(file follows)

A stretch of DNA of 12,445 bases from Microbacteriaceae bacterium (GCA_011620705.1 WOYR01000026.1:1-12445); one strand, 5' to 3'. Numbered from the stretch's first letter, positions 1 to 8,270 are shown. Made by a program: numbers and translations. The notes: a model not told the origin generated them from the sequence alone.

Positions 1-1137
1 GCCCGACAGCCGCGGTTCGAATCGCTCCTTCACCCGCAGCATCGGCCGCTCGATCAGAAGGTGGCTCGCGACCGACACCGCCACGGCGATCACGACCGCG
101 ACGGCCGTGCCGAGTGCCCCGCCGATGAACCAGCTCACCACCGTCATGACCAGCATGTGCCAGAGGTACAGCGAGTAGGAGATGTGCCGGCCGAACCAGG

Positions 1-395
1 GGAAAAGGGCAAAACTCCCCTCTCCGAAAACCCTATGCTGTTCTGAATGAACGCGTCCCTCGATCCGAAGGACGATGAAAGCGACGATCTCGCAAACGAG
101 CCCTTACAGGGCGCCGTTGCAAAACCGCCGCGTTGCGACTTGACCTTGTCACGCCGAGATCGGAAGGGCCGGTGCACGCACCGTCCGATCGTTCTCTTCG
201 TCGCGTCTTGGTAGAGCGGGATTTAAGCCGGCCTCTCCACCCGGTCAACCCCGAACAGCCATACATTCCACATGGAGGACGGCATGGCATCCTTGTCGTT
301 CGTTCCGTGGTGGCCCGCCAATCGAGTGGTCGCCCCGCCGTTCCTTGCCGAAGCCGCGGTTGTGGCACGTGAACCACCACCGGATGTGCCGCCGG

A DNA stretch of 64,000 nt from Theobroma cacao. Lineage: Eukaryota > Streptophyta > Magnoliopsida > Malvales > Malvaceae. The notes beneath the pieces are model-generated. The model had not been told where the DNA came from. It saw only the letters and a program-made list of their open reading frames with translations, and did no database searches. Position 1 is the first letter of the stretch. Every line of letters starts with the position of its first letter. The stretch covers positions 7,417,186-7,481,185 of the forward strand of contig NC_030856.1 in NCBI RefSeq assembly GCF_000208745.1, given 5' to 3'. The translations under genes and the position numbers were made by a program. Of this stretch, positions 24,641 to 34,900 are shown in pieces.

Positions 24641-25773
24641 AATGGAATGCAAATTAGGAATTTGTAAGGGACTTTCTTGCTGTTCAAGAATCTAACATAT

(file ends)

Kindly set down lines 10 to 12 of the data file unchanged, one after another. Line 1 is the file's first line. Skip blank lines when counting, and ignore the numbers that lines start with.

A DNA stretch of 64,000 nt from Theobroma cacao. Lineage: Eukaryota > Streptophyta > Magnoliopsida > Malvales > Malvaceae. The notes beneath the pieces are model-generated. The model had not been told where the DNA came from. It saw only the letters and a program-made list of their open reading frames with translations, and did no database searches. Position 1 is the first letter of the stretch. Every line of letters starts with the position of its first letter. The stretch covers positions 7,417,186-7,481,185 of the forward strand of contig NC_030856.1 in NCBI RefSeq assembly GCF_000208745.1, given 5' to 3'. The translations under genes and the position numbers were made by a program. Of this stretch, positions 24,641 to 34,900 are shown in pieces.

Positions 24641-25773
24641 AATGGAATGCAAATTAGGAATTTGTAAGGGACTTTCTTGCTGTTCAAGAATCTAACATAT